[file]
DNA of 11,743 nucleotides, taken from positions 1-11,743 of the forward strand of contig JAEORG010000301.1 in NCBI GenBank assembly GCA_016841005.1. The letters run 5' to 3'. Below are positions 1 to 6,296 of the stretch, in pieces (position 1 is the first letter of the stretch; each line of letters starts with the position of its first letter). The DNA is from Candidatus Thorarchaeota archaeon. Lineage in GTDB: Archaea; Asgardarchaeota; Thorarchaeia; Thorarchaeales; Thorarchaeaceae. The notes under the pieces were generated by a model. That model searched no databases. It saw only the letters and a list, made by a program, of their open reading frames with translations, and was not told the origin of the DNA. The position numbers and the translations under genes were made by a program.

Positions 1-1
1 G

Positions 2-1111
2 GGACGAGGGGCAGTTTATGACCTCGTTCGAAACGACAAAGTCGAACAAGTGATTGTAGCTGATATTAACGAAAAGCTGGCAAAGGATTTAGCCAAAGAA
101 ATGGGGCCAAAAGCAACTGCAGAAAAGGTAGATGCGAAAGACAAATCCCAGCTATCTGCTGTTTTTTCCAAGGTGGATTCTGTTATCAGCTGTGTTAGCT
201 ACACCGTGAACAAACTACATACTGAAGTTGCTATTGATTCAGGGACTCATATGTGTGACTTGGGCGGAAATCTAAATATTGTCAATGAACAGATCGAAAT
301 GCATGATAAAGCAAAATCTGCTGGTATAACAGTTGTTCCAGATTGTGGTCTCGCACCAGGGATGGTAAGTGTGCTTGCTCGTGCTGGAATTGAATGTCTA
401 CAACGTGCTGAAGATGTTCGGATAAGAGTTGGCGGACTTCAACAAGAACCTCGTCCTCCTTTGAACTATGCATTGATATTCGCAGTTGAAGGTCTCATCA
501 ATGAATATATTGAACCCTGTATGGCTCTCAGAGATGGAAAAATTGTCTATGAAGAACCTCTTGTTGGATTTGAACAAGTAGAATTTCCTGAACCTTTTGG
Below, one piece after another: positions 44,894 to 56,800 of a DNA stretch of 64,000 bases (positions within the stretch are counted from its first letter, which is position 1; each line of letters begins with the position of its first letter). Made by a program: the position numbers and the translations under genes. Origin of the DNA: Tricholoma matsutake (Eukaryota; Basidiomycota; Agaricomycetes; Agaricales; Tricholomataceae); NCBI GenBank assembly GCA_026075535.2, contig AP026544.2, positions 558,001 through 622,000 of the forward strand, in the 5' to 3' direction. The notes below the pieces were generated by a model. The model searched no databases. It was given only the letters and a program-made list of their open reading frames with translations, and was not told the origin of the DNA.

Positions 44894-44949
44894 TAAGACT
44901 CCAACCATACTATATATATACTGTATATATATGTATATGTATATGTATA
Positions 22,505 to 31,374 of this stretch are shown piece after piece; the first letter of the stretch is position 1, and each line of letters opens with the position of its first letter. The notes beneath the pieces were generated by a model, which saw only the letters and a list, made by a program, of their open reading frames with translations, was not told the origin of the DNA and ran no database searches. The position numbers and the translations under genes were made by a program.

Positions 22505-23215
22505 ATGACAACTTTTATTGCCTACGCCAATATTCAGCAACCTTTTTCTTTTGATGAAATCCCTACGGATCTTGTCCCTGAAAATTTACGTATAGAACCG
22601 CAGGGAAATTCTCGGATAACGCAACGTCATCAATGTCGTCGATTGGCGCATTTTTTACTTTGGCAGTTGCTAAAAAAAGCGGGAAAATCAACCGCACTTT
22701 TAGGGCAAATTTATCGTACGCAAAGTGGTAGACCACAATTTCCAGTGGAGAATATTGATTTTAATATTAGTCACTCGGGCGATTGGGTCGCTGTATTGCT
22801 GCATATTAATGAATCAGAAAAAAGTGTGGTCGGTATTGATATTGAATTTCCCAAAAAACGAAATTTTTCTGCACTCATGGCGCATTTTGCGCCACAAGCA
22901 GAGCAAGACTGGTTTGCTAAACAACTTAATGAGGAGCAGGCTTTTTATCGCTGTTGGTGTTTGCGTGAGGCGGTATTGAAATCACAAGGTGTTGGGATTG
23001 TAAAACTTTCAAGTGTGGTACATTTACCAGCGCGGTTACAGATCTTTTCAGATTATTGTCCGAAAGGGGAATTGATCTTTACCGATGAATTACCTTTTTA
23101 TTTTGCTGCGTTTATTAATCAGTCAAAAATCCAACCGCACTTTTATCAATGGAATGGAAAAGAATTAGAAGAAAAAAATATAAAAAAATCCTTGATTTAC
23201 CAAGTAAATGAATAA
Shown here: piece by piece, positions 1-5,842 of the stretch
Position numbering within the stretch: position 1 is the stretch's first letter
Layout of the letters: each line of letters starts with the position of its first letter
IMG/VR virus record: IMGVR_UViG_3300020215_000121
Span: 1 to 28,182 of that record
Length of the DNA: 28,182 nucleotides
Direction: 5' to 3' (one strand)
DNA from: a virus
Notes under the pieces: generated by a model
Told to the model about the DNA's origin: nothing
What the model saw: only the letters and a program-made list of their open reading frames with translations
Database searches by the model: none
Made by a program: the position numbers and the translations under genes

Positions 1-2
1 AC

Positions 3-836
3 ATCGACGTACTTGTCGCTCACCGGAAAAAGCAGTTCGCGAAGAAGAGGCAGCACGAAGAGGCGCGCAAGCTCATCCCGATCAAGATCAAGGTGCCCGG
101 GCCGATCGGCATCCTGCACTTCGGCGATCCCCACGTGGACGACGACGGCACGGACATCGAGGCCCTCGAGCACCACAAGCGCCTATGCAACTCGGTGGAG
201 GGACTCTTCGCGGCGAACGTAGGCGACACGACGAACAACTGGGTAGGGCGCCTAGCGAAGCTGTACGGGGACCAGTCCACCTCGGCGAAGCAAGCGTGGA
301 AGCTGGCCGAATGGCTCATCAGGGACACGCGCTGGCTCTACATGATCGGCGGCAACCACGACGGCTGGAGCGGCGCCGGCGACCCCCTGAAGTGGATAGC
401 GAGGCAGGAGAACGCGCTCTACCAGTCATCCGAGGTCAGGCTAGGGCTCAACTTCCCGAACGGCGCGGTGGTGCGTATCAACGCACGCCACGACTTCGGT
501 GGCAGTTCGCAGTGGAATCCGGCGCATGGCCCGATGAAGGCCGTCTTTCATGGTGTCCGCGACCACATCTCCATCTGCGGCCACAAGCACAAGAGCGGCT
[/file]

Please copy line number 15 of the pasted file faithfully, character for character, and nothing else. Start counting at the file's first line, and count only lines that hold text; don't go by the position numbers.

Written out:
Positions 22,505 to 31,374 of this stretch are shown piece after piece; the first letter of the stretch is position 1, and each line of letters opens with the position of its first letter. The notes beneath the pieces were generated by a model, which saw only the letters and a list, made by a program, of their open reading frames with translations, was not told the origin of the DNA and ran no database searches. The position numbers and the translations under genes were made by a program.